As students engage in the rigorous learning tasks with GC technology they will subsequently develop ownership of their learning as well. Student learning styles are diverse in a classroom. Therefore, it is important that every technology-integrated mathematics lesson needs to be designed to address the needs of a variety of students to ensure an effective instruction.

It is also noted that students who were confident in using GC to learn mathematics were not necessarily the high achievers in the assessment. However, the results obtained pertaining brain hemisphericty and confidence in utilizing the GC is still inconclusive.

In , it was found that that there was no significant difference in GC confidence across brain hemisphericity. But the pilot survey in with Maple indicated that left brain learners have a higher Maple technology efficacy than right brain learners. This finding concurs with the survey on the Maple technology efficacy that students who are reflective, sensing, verbal and global find it more difficult to follow the Maple lab lessons. Having knowledge of the diversity, this paper concludes that the true challenge hereafter is to devise a technology-integrated mathematics curriculum that can eventually help the students to learn about pattern recognition and apply appropriate quantification using mathematics with much fervour.

Constructivism: Implications for the design and delivery of instruction. Jonassen Ed. Felder, R. Index of learning styles questionnaire. North Carolina State University. International Journal of Engineering Education, 21 1 , Forgaty, G. Validation of a questionnaire to measure mathematics confidence, computer confidence, and attitudes towards the use of technology for learning mathematics.

Mathematics Education Research Journal, 13 2 , — Gal, I. Monitoring attitudes and beliefs in statisticcs education. Garfield Eds. IOS Press. Hong, Y. Using computer to improve conceptual thinking in integration. Pehkonen Ed.

Lahti, Finland: Program Committee. Koh, T. Integration of Information technology in Singapore school mathematics curriculum. Yang, S. Chu, T. Ang Eds. NIE, Singapore. Kor, L. The Impact of the use of graphics calculator on the culture of statistics learning. Unpublished PhD thesis. Mariani, L. Brain-Dominance Questionnaire.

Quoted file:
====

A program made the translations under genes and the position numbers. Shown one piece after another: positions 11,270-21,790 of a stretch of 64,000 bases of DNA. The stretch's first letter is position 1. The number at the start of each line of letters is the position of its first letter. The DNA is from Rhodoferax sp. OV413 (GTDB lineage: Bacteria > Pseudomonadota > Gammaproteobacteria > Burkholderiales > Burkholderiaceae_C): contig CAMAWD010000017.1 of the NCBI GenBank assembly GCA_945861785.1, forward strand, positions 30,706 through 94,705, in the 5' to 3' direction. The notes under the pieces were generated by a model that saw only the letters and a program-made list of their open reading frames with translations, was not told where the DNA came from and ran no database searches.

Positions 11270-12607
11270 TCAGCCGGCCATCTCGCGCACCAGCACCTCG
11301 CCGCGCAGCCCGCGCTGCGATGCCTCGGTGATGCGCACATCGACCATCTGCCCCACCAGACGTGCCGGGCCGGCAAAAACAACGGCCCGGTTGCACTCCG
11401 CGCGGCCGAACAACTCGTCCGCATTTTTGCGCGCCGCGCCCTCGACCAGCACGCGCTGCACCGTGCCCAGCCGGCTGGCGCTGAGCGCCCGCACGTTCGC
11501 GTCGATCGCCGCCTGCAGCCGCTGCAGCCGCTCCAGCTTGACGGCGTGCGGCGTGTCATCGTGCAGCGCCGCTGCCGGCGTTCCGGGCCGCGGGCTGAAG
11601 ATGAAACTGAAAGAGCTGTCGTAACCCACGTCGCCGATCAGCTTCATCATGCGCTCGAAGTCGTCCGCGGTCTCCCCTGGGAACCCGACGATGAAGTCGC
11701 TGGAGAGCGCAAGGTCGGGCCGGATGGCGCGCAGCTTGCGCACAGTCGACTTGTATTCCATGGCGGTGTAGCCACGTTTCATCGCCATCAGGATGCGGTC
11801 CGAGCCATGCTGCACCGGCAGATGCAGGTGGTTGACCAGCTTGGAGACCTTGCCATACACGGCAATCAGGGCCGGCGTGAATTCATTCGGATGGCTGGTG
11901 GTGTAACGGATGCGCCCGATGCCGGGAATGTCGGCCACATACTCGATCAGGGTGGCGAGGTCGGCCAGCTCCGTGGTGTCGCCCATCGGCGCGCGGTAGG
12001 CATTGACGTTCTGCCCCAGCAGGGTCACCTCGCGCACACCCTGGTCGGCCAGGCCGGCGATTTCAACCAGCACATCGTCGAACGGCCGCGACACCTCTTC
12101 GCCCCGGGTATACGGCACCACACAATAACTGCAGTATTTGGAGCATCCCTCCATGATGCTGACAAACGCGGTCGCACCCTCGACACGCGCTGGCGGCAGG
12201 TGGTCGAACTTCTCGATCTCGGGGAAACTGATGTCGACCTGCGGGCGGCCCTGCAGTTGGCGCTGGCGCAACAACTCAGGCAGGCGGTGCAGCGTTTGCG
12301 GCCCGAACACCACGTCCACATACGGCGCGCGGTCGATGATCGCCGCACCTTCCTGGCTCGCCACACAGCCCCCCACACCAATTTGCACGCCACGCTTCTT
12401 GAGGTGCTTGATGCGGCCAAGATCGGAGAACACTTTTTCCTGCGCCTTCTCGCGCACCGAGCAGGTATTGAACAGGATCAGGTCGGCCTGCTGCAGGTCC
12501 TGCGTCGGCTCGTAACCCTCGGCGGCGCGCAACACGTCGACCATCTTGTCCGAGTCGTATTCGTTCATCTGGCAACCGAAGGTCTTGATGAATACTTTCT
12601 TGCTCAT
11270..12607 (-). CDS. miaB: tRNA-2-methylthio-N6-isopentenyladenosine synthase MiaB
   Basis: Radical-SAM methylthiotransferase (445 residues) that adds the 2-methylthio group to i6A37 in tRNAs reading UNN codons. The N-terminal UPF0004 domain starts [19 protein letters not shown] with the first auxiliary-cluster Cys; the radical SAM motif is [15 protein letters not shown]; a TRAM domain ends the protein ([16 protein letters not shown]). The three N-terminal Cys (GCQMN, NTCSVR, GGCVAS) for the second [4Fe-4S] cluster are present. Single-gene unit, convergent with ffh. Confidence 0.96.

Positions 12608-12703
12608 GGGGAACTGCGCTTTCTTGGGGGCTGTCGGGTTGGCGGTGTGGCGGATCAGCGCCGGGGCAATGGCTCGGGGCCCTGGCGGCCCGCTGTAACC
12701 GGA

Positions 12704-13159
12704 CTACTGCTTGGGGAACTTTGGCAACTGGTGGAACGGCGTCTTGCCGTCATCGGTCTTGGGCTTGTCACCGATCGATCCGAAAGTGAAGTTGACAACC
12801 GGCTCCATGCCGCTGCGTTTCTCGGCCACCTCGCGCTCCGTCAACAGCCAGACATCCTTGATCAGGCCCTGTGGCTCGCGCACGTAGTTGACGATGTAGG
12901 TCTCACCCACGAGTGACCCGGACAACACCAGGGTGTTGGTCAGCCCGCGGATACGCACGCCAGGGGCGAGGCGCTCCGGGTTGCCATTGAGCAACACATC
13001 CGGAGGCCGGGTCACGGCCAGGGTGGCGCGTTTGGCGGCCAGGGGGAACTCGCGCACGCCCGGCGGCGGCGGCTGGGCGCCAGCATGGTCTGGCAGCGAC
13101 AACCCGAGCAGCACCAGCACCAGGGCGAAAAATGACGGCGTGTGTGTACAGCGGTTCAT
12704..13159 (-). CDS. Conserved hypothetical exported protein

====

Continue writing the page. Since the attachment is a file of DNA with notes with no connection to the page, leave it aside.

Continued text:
Making images and noticing properties: The role of graphing software in mathematical generalisation. Mathematics Education Research Journal, 15 2 , McCarthy, B. Mesa, V. The use of graphing calculaotrs in solving problems on functions. Penglase, M. The graphics calculator in mathematics education: A critical review of recent research. Mathematics Education Research Journal, 8 1 , Rosihan, M. Undergraduate mathematics enhanced with graphing technology.

Sadler-Smith, E. Cognitive style, learning and innovation. Technology Analysis and Strategic Management, 10, Stacey, K. Helping students learn to do mathematics well with technology. Ismail, Koh, H. Penerbit USM. Representation as conceptual tools: Process and structural perspectives. Utrecht, The Netherlands. Wu, D. CAS and teaching of Calculus. The use of technologies in education has become vitally important and necessary in the learning process today.

Students could learn better especially the more difficult subjects with the help of technologies. One such technology which is portable and relatively affordable is graphing calculators. The use of graphing calculator in mathematics education has become synchronous in daily classroom teaching and as an examination tool. A graphing calculator is a technological tool that can process the mechanical steps of procedure in solving mathematical problems but it does not provide the interpretation or explanation for the answer obtained.

Numerous researches have been conducted in the use of graphing calculator in the area of learning mathematics. However, very few researches have been done in the area of question designing by incorporating the use of graphing calculator. The purpose of this paper is to explore the area of examination questions designing by incorporating graphing calculators. The focus of this paper will be to share the ideas and experiences on how to design examination questions that incorporate the use of graphing calculators.

Students could learn better, especially the more difficult subjects with the help of technology. One such technology, which is portable and relatively affordable, is the graphing calculators.

Even though Graphing Calculators have been used in mathematics education since , its use in Malaysian mathematics education is still at the initial state. Only some programs at the higher institutes of education, both public and private, are already using graphing calculator.

The use of graphing calculator in teaching mathematics Mathematical Studies and Specialist Mathematics was introduced in with the old syllabus and in the following year, a new syllabus incorporating the graphing calculator was introduced. The Mathematical Studies syllabus consist of three major topics namely calculus, statistics and matrix. Whenever new technology is introduced in the education system, the teachers face numerous challenges.

Therefore, in order to successfully implement it, the first step is to provide sufficient product trainings especially on how to use the graphing calculator. These staff development trainings will equip teachers with the confidence to deliver in classroom teaching.

Experts in the field such as Professor Peter Jones will provide training. Since this kind of staff developmental trainings are mainly focused on the classroom delivery with the use of technology, teachers have trouble in setting the examination questions that incorporate the use of graphing calculator.